Once we made it through the detectors and wandered toward a line that we were pretty sure would lead to us getting our cruise cards (no one there to point us the right way), we were given our cards, which the employee screwed up with regard to linking them to credit cards. We were really on edge by this point, but the man was very nice about it and eventually fixed the problem. We were herded toward a fake palm tree, where a ship’s photographer pushed and prodded us into place and snapped a picture of our listless selves. And then finally…we were on board!


Our two cabins were pleasant, with the usual teeny bathrooms. Some high points: there was more clothing storage in this cabin than we’d ever had before – a full closet, plus a ceiling-high stack of shelves; bathrobes were provided free (which we’d never had on RCC), and we had a balcony (our first!). However, there were also some not-so-good points: the balcony layout of the ship was such that depending on what deck you were on, anyone either above or below you could see into your balcony, the blankets on the beds appeared dirty (although we eventually asked the steward to change them), and the mattresses had a row of very hard, very uncomfortable things that felt like buttons or beads running down the center of them, so that it felt like you’d gone to bed with a piece of jewelry under the covers with you.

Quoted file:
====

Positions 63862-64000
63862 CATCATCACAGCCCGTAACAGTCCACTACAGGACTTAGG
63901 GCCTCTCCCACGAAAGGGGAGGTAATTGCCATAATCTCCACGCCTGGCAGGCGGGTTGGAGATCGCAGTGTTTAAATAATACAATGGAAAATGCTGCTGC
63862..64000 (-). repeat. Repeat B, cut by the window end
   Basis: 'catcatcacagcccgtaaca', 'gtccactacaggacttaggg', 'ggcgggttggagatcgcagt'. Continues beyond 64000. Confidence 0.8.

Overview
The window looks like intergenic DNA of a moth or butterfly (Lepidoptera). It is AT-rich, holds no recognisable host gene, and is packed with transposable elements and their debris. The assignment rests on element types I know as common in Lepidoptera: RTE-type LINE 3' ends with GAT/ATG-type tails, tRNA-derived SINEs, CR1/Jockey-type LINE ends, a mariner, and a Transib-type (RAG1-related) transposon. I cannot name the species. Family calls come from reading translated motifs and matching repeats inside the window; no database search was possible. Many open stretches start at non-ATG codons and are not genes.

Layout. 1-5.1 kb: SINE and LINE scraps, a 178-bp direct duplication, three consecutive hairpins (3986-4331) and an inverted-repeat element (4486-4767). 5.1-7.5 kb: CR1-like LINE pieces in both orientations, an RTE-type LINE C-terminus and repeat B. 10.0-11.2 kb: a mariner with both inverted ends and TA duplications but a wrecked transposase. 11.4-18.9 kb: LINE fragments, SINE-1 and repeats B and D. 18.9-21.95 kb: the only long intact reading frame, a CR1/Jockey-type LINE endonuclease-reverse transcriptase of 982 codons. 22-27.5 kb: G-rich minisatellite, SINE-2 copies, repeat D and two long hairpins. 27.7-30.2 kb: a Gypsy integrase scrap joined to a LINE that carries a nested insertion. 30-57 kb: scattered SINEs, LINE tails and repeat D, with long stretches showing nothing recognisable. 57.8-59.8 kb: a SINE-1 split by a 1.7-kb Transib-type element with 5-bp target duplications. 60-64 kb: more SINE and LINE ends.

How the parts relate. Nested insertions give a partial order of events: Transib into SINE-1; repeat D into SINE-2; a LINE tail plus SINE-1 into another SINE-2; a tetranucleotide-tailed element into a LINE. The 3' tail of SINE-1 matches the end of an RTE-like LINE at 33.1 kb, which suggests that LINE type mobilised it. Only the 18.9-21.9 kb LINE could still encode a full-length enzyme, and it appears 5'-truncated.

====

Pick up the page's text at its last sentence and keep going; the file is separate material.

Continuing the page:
The room stewards were friendly, though to my disappointment they didn’t make animals out of my pajamas like RCC stewards used to. Ours was a woman (unfortunately I’ve forgotten her name), and by day three, she’d learned the names of all four people in my party and greeted us upon sight.


Food on the Golden Princess was…unremarkable. The buffet, which has always been a high point of my cruising experiences, featured food that was overcooked, stale (from sitting out for so long), and/or mysteriously mushy. The layout was really illogical, so that there were people entering at two points, where they encountered different dishes, and eventually running into each other in the middle as they all tried to get to the non-identical other half of the buffet. I found myself subsisting mostly on bread and fruit salad (both of which were quite good). The water, ice, and iced tea dispensers in the buffet room seemed to be permanently broken, and waiters were scarce. In addition, there was no big Midnight Buffet like we had experienced on previous cruises.

We used the flexible dining option for dinner. The two dining rooms that my family visited were better than the buffet, but still not as good as we would have liked. First of all, both dining rooms were identical, which was completely unprecedented to us, as we’d always been on ships that gave their dining rooms distinct personalities. Wait staff was congenial, but the food seemed to be a little slow in appearing. Being a somewhat picky eater, I found myself eating off of their “permanent” menu a number of the nights – steak, hamburgers, etc. – because some of their main dishes were a little “out there.” Not a big problem, since I’m more of a dessert person than a dinner person. To my dismay, the desserts in the dining room were equally blah and uncreative. I’m used to ordering 2 or more desserts each night on cruises, but on the Golden Princess, I found myself getting one – or even no – dessert, and not finding it appetizing enough to finish.